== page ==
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2.5.1 Religious motivation

According to Grunewald (1999), for the Christianity, the idea of pilgrimage is undoubtedly linked to the belief that “The Church is pilgrim” as the will of people following God

The religious sense of the people has found, its expression in varied forms of mercy around the sacramental life of the Church such as, among others, the pilgrimages.

Horner and Swarbrooke (1999) explain how religious tourism and the motivations to do this type of tourism is unique in that is driven by a sense of duty and obligation rather than a search for pleasure and leisure.

Pilgrimage constitutes for the believer an oration experience that evokes that status viatoris, and supposes therefore a penance attitude with respect to preoccupations.

Frequently the pilgrim goes to the sanctuary requesting a particular grace.

In synthesis:, the believer accedes to the motivated destination to live a spiritual experience on approach to God that is expressed through the peregrination from its place of habitual residence to the destination as an act of reinforcement of the Faith, through the spiritual retirement in the sanctuary chose in the destination and through the participation in some religious event, as masses or another religious activities (Shackley 2001).

Olsen and Guleke (2004) describe how these types of motivations are complex.

Some travel in order to maintain an identity, another to satisfy the feelings of nostalgia, to experience the transcendent or to fulfil the teachings of particular faiths as for example, the journeys to Mecca for devout Muslims.

Timothy and Olsen (2006) explain how though a quest for understanding has always been an integral part of pilgrimage, the emphasis on acquiring knowledge as a motivation has increased.

During medieval Christian pilgrimage, expiating sins, demonstrating faith or the

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pilgrimage evolved into modern religious tourism, the emphasis on gaining knowledge as a motivation for undertaking the journey increased (Swatos and Tomasi (2002) in Timothy and Olsen (2006)).

An anthropological interest in the exotic other and in one’s own religious roots similarly increased as a motivation for travel to sites of religious significance (Galbraith 2000)

Today, opportunities for learning are often emphasized by organizers of and participants in religious tours. (Timothy and Olsen 2006)

2.5.2 Cultural Motivation

The World Tourism Organisation (WTO) exposes the definition of cultural tourism as:

“Movements of persons for essentially cultural motivations such as study tours, performing arts and cultural tours, travel to festivals and other cultural events, visits to sites and monuments, travel to study nature, folklore or art, and pilgrimages”

Although the WTO explains that pilgrimage is part of cultural tourism, different type of motivations will be explained.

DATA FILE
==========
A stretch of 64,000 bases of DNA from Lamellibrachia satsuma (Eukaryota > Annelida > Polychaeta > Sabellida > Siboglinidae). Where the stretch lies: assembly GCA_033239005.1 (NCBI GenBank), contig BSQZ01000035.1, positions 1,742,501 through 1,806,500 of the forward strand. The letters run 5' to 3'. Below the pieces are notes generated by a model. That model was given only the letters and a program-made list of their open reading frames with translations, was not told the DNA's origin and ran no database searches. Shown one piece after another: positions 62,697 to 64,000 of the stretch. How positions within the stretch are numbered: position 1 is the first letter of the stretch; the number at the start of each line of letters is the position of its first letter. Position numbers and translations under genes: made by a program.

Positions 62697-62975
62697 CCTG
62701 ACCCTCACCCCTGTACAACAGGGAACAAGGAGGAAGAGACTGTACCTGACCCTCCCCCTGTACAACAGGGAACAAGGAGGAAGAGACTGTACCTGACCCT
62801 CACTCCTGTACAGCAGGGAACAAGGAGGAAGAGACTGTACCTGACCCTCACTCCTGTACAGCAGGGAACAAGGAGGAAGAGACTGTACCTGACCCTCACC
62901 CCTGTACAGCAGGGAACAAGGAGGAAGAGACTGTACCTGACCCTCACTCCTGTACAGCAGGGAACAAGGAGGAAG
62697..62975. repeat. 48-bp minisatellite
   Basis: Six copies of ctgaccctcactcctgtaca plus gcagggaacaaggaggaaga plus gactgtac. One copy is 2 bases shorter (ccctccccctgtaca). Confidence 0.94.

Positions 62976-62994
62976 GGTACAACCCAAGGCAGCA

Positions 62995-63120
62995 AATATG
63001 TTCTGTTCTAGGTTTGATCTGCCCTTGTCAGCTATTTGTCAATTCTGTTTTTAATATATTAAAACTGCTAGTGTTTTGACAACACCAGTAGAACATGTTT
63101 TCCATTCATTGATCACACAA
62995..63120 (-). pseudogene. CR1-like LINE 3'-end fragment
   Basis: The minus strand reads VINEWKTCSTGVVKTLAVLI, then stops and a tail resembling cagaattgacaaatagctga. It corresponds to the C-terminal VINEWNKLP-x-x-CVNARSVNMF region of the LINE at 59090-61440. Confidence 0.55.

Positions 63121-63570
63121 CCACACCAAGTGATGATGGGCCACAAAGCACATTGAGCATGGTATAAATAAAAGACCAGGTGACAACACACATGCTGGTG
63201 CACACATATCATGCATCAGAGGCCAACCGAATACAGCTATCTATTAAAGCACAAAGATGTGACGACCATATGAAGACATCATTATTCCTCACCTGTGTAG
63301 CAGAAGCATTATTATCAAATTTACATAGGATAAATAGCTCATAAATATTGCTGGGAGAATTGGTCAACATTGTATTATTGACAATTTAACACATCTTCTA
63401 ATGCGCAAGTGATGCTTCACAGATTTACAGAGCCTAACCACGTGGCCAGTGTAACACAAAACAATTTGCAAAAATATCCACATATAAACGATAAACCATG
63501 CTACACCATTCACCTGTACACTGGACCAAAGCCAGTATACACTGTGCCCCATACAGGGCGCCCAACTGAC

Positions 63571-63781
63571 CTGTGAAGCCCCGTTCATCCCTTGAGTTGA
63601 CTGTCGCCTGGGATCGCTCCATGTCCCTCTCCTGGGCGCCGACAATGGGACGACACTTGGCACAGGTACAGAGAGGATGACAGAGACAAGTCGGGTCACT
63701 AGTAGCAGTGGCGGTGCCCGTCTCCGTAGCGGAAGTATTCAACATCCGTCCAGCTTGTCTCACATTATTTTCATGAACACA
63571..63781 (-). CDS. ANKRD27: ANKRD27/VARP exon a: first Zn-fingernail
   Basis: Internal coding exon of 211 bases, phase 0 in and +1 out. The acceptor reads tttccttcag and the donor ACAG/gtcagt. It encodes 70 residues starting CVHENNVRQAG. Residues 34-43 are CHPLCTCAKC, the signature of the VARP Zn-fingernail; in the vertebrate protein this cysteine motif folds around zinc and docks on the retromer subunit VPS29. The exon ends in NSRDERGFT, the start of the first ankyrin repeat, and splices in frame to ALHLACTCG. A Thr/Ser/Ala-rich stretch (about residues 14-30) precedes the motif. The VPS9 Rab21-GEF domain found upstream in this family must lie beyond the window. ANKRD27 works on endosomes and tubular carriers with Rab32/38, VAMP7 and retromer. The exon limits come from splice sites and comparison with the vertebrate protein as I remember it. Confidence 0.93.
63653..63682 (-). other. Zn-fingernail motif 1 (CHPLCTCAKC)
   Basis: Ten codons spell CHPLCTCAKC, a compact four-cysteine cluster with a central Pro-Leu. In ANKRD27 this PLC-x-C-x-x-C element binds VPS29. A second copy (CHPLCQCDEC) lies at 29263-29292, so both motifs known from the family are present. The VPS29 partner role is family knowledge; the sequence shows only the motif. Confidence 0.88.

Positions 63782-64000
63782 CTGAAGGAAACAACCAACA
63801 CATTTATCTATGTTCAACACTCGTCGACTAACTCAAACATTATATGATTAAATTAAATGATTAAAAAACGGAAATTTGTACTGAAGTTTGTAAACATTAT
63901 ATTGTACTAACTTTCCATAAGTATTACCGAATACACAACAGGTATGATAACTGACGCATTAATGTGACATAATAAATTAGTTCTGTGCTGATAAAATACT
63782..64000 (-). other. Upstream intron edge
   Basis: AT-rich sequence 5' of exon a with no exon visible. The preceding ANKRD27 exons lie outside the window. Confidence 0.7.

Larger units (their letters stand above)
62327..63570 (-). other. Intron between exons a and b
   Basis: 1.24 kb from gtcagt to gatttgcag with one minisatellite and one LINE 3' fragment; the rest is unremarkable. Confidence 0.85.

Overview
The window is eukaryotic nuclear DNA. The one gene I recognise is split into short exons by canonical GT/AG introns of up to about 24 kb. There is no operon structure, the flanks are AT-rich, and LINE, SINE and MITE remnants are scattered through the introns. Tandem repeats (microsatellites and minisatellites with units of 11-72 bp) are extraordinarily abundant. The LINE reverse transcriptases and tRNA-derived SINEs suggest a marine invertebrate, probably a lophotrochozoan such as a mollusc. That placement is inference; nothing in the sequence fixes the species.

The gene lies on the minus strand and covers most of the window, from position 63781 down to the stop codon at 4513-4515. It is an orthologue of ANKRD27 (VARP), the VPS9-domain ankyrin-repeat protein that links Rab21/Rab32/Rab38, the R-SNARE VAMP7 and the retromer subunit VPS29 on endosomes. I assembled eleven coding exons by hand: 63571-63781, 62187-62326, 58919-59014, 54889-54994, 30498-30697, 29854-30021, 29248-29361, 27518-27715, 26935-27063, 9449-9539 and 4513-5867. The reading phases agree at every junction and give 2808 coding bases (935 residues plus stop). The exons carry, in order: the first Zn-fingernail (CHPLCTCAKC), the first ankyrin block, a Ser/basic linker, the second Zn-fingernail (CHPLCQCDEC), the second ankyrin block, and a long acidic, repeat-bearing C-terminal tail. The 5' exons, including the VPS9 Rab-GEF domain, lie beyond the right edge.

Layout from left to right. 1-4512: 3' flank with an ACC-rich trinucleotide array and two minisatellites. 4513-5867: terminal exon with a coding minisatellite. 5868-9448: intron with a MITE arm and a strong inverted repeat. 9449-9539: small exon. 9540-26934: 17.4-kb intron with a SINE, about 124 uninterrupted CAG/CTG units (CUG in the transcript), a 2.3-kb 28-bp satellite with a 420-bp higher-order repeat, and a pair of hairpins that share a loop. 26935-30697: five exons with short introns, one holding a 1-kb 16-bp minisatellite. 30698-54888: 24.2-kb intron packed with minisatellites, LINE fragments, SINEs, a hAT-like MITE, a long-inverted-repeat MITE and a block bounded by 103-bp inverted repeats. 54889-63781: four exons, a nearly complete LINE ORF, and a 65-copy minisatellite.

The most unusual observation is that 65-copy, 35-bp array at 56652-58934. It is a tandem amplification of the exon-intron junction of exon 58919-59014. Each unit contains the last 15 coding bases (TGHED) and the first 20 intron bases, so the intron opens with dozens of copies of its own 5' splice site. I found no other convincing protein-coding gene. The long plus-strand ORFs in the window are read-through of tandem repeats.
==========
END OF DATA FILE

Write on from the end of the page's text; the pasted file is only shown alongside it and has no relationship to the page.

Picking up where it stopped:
According to Richards (2007), not all cultural consumption by tourists is stimulated by cultural motivations but sometimes as a secondary objective. For example if it rains, tourists may forsake the beach for the museum. In this case cultural tourism and the motivations to do cultural tourism are influences by other factors and act as the secondary objective. This type of cultural tourism may be different in terms of motivation and behaviour from those who set out from home with the intention of consuming specific cultural manifestations.

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Grunewald (1999) explains how other visitors, believers or no believers accede to the places of cult and sanctuaries in order to internalize themselves of all those elements of identification of the cult, such as the constructions, the rituals, the images or the events.

Thus different types of behaviours of the visitor in the destination might appear:

The believer based on a cultural experience goes to the destination only motivated to live a religious experience.

The visitor who goes to a specific destination attracted by the cultural elements related to the religion. For instance to visit a Church by its architecture and its cultural patrimony, works of art or just to know more about the history of the place.

Richards (2007) explains that in many of the trips usually seen as cultural tourism, often involve a visit to a religious site. For example visiting Notre Dame in Paris is always part of a cultural visit, but it involves religious tourism.

Almost 40 percent of individual cultural tourists had visited a religious monument in the previous two years (AFIT, 2002)

2.5.3 Pilgrimage Motivations

The motivations for pilgrimage are vast and diverse. However, something they all have in common is the desire to travel and experience something new.

As an example is taken the Christian pilgrimage, considered as an attempt to follow the footsteps of Christ. People chose different walks, places and diverse landscapes that Jesus (or his followers) could have seen.

Doing this, pilgrims have the feeling that they have approached the texts of the Bible more closely. For those people, there are several reasons to go on a sacred journey,

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On the other hand, there are the simple tourists who travel to try something new and to visit a sacred site.

Their motivations would be totally different as they would look for completely diverse aspects, as visiting a place which seems interesting or has a fascinating history background, to admire something attractive, to make a holiday more exciting, to experiment, change the well-known routine of life so something new can happen, to satisfy curiosity and also perhaps merely to keep up with a modern trend for making such trips.